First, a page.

Apparently,  you can climb the 47m Juma Minaret  but when we visited it seemed to be closed so we headed to the Islom-Hoja Minaret, Khiva’s newest Islamic monument instead. At 57 meters it is Uzbekistan’s tallest minaret and it offers pretty much unrivalled views of Khiva.


The Juma Minaret by Night
The Juma Mosque

Tash Hauli Palace

Located in the eastern part of the Ichan-Kala, Tash Hauli Palace was commissioned by Allah Kuli Khan in 1830 and consists of about 170 rooms and 3 different courtyards. The first architect did not survive the construction as he was unable to finish the enormous palace in the allotted time of  three years given to him by the Khan. However, the second architect fared much better, even though it took him 8 years and over 1000 slaves to build the place. 

The palace can be divided into a western and an eastern ensemble. The first section of the palace to be built was the  western part, containing the Hareem (1830-1832) the home of the Khan and his four legal wives. The courtyard of the Hareem is decorated with stunning china blue tiles and the five iwans are supported by beautifully carved, wooden pillars standing on carved marble bases. The painted wooden ceilings, suspended on hooks provide an attractive contrast to the cool colours of the courtyard. The hareem is linked to the eastern part of the palace by a multitude of corridors although nowadays tourists to exit the Hareem and walk to the eastern part around the corner.

The eastern ensemble houses two courtyards: the Ishrat Hauli (1832-1834) and the Arz Hauli (1836-1838). The Ishrat Hauly, served as a reception court and contains a raised platform where dignitaries or the khan himself could erect a yurt for royal audiences of feats in winter, while the Arz Hauli fuctioned as a Court of Law where the Khan would dispense justice.  The Arz Hauli had two heavily guarded entrances/exits – one for acquital and one for execution.

Tash Hauli Palace - Ishrat Hauli

Pakhlavan Mahmoud Mausoleum

The Pakhlavan Mahmoud Mausoleum is easy to spot from the Islom-Hoja Minaret as it is the whole building in the whole of Khiva with a blue-ish, turquoise dome. It decorates the tomb of Pakhlavan Mahmoud, a local furrier, poet, philosopher and wrestler. Pakhlavan Mahmoud travelled far and wide to showcase his skills and never, lost a single fight, except once, when he was told that his opponent would be executed if he lost against Pakhlavan Mahmoud. Moreover, it is said that he also had the ability to heal people and thus he gained fame and recognition far beyond the boundaries of the Khiva Khanate.

According to legend, Pakhlavan Mahmoud died in 1322 or 1325 and was burried in his workshop on this spot. Over time, people began to consider him as the patron saint of Khiva and a small mausoleum grew up over the site of the original furrier’s workshop. The original mausoleum was modest and small, but because it became a popular destination for pilgrims and tea-house and a mosque were added.  However, it was not until 1810-1835 that the tomb was given its present glory by the Khans of Kiva, as they transformed the shrine into the last great family mausoleum erected in Central Asia and the most renowned building on the city.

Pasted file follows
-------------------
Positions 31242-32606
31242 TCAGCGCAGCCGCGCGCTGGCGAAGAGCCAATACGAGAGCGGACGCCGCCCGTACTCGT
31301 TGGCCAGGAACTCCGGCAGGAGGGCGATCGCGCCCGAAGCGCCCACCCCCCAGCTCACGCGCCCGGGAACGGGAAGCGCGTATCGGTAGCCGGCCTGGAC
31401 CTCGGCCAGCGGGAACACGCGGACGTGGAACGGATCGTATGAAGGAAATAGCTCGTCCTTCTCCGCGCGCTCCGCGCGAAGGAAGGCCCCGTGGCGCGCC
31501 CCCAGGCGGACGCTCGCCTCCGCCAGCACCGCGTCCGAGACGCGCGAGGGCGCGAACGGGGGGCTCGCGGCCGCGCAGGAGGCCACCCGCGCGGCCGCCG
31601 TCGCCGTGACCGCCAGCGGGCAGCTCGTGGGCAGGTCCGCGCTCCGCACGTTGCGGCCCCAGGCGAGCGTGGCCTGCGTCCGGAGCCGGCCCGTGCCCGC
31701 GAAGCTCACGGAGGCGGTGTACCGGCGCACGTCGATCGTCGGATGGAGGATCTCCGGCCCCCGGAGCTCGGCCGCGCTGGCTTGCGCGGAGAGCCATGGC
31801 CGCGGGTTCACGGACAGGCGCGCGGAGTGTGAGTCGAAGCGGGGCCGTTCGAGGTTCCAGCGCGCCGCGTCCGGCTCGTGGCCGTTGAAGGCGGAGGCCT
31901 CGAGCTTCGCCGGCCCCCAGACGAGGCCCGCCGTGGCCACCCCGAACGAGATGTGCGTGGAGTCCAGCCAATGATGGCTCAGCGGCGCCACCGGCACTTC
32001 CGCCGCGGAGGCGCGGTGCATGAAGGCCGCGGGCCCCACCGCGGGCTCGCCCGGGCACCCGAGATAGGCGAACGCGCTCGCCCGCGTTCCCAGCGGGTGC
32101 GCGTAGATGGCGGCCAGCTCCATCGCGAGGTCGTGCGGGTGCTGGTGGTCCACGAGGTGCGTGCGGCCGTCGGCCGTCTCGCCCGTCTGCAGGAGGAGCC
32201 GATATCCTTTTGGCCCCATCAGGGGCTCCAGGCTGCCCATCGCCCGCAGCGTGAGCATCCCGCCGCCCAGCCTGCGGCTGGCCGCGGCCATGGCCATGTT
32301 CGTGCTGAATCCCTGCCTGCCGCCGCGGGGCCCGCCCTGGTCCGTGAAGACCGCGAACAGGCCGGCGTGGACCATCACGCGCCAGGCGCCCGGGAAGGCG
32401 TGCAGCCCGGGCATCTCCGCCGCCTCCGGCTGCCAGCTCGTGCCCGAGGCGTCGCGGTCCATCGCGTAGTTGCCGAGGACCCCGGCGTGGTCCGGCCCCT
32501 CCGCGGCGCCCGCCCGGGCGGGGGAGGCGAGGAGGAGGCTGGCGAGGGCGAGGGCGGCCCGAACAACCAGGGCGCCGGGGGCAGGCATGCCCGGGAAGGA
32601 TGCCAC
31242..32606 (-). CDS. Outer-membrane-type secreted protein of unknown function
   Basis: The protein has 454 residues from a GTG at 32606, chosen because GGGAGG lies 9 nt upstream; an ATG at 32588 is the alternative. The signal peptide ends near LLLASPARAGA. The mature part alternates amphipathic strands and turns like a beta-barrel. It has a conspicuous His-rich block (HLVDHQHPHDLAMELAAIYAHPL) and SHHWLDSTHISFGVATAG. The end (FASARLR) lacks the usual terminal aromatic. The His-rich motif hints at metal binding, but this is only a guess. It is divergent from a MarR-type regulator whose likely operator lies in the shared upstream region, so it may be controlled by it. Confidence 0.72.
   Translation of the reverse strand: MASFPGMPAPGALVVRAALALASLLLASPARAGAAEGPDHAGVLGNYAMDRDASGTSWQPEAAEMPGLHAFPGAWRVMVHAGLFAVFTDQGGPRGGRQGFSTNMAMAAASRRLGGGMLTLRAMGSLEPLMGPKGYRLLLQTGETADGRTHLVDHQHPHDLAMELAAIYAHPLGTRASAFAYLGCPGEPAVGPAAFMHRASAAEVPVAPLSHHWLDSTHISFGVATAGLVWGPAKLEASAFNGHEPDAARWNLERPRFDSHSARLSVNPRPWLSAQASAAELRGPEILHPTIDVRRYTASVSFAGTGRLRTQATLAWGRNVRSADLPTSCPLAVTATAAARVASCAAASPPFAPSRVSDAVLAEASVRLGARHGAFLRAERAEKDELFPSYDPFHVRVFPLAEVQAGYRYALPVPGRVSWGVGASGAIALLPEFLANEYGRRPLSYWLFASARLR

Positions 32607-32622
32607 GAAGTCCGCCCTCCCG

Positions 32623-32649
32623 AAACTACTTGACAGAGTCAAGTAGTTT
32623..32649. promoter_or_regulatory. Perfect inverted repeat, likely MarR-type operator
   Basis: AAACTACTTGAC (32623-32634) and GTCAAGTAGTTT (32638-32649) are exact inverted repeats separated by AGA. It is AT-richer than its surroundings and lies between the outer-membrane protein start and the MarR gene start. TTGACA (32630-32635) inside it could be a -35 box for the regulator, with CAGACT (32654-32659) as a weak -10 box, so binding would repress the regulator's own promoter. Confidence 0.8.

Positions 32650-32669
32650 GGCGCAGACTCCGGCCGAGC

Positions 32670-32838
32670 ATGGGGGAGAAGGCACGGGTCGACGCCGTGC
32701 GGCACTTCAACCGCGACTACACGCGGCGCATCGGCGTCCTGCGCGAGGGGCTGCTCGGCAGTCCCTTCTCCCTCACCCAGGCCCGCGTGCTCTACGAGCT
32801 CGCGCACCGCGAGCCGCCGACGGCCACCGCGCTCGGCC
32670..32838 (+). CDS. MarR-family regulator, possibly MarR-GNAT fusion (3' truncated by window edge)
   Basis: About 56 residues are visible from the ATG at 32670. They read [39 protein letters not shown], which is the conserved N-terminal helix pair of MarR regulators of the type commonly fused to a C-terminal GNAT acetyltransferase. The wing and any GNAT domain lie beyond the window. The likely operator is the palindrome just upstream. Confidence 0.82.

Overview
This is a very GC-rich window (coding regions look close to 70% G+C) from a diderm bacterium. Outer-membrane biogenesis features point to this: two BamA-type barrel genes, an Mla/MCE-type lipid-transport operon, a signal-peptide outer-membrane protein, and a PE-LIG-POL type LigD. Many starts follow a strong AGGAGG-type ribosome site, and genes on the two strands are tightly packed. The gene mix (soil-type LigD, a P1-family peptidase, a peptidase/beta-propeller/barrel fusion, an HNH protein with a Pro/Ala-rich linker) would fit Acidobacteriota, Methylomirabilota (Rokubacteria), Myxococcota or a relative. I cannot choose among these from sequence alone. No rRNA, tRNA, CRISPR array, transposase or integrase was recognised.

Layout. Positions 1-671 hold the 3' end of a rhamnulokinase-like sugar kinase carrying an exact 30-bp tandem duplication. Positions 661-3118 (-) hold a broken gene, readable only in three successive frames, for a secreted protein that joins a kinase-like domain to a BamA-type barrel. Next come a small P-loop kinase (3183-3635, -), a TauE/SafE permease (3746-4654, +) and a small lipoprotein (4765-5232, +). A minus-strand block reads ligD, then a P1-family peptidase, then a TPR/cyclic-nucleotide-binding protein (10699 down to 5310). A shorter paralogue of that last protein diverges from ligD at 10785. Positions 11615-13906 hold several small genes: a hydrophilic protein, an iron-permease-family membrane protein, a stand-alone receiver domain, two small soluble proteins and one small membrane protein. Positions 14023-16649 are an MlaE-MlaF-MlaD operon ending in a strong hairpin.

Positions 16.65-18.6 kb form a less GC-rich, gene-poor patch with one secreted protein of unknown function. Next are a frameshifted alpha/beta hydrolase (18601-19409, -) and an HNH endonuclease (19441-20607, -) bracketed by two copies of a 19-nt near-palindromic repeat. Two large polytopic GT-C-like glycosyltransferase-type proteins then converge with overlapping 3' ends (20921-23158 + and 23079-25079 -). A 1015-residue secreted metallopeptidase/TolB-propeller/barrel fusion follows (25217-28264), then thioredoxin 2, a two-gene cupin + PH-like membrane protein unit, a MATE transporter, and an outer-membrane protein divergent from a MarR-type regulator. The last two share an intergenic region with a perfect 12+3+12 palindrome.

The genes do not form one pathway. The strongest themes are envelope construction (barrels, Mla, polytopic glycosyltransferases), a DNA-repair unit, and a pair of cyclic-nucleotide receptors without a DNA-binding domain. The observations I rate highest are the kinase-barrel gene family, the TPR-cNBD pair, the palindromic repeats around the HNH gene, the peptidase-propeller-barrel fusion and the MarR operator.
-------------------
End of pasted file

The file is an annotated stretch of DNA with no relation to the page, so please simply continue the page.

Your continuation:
Nowadays, the beautifully tilled Persian chamber under the turquoise dome a the northern end of the courtyard holds the tomb of Mohammed Rakhim Khan, while Pakhlavan Mahmoud’s tomb is located to the left of the main chamber and contains some of the best tiling to be seen in Khiva. Tombs of other khans stand unmarked east and west of the main building, outside in the courtyard.

Pakhlavan Mahmoud Mausoleum
Pakhlavan Mahmoud Mausoleum

Khiva: Eat and Sleep

We stayed at the Zukhro Boutique Hotel (53 A. Boltayev St.) for 2 nights. The hotel is located close to the Khuna Ark, pretty much in the center of the old fortified city and hence is very convenient for wandering around the Itchan Kala. The rooms were clean, the staff was friendly, the breakfast which consisted of stewed apricots, melon, cheese, bread and coffee was amazing, the wifi was working and it has a nice rooftop terrace which offers amazing views of the surrounding fortress.  Apart from stopping at the Cafe Kheivak for lunch we had dinner at the Terrassa Cafe next to the Mohammed Rahkim Khan Madrassah and the Khorezm Art Resturant by the entrance to th Allah Khan Madrassah. While we visited neither of these restaurants hosted large tour groups, although the Terrassa Cafe is definitely popular with tourists as it offers decent food (there teas are not to be scoffed at either) and nice views of the sunset, if you manage to get a table on the rooftop that is. 

Khiva Sunset

 All of these restaurants have some vegetarian options although you might have to order a variety of vegetable side dishes and rice. The Lagman soup and the Khebab I had in the Khorezm Art Restaurant and the Terrassa Cafe were definitely very nice.